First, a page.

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Simba, italian-kenyan satellite to watch wildlife

Created by students of Rome and Nairobi universities

21-03-2021 by redazione

It is called 'Simba', and is a satellite created by students and researchers at La Sapienza University of Rome in collaboration with Machakos University and the University of Nairobi, both in Kenya. It will soon be launched from a base in Kazhakistan, as the completion of a project supported by the Italian Space Agency and the Kenyan Space Agency.
A collaboration that will put a second satellite into orbit in August from the Italian San Marco base at the Luigi Broglio Space Centre in Ngomeni, north of Malindi. It seems very strange, even though the statement has been replied to by local newspapers, because the base has not launched for many years and because launching nanosatellites would require considerable expenditure.
We await possible denials.
The main function of the Simba satellite, whose implementation was completed in Russia, will be to monitor from space the movements and habits of animals, but also fires and other events in the African savannah that could alter the ecosystem and the lives of the animals themselves. Simba (Swahili for 'lion') also stands for System for Improved Monitoring of the Behavior of Animals.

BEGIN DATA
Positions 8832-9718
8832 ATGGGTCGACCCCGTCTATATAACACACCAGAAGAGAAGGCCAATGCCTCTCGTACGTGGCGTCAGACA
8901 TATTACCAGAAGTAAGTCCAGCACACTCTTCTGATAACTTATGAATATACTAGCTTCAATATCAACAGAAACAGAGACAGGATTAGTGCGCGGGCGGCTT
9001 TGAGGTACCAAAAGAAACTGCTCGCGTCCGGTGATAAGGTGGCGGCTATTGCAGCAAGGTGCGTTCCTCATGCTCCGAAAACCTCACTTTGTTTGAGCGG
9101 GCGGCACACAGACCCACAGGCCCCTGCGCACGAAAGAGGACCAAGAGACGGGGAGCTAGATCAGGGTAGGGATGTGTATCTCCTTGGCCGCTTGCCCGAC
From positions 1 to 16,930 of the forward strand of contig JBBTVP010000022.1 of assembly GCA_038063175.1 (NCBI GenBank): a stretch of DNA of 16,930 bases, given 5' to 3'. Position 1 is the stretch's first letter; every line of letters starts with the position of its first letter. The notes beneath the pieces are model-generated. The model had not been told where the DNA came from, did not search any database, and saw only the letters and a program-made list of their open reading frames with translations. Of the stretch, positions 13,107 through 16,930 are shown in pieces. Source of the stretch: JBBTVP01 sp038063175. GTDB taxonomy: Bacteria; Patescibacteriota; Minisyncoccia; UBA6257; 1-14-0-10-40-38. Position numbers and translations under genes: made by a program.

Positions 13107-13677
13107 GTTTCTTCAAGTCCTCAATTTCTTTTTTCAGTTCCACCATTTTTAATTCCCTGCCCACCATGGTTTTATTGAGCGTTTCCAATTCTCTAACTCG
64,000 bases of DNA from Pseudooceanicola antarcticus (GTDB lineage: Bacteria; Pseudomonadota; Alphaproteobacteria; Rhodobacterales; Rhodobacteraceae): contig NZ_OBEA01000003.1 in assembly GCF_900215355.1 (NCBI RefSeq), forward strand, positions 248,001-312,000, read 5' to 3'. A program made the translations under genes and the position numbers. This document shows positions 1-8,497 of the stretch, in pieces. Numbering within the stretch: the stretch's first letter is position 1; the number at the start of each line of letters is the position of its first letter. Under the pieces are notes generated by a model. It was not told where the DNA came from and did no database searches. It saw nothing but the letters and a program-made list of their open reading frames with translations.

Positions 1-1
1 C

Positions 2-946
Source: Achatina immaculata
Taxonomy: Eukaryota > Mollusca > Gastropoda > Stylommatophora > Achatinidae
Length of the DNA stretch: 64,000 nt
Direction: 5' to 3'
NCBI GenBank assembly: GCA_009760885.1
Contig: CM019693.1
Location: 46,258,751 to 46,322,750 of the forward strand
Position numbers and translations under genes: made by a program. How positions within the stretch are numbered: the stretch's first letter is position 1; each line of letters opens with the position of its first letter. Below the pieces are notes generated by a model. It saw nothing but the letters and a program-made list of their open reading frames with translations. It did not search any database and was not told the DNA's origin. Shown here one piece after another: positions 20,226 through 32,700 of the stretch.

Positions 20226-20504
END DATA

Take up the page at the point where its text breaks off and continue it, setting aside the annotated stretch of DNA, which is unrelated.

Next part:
Simba is the third nano-satellite developed as part of international collaborations by students of the Sapienza Aerospace Engineering courses, and the second in collaboration with the University of Nairobi with which KUNS was designed, whose launch took place in 2018. Simba is equipped with an innovative wildlife tracking system in Kenya's national parks. It will be used to study the behaviour of animals in an attempt to reduce the dangers of them trespassing, causing extensive damage to crops and, in the most serious cases, loss of life. The satellite will be able to receive the position and health data of the collared animals and relay them to ground stations.

TAGS: satellite kenyasan marco kenya

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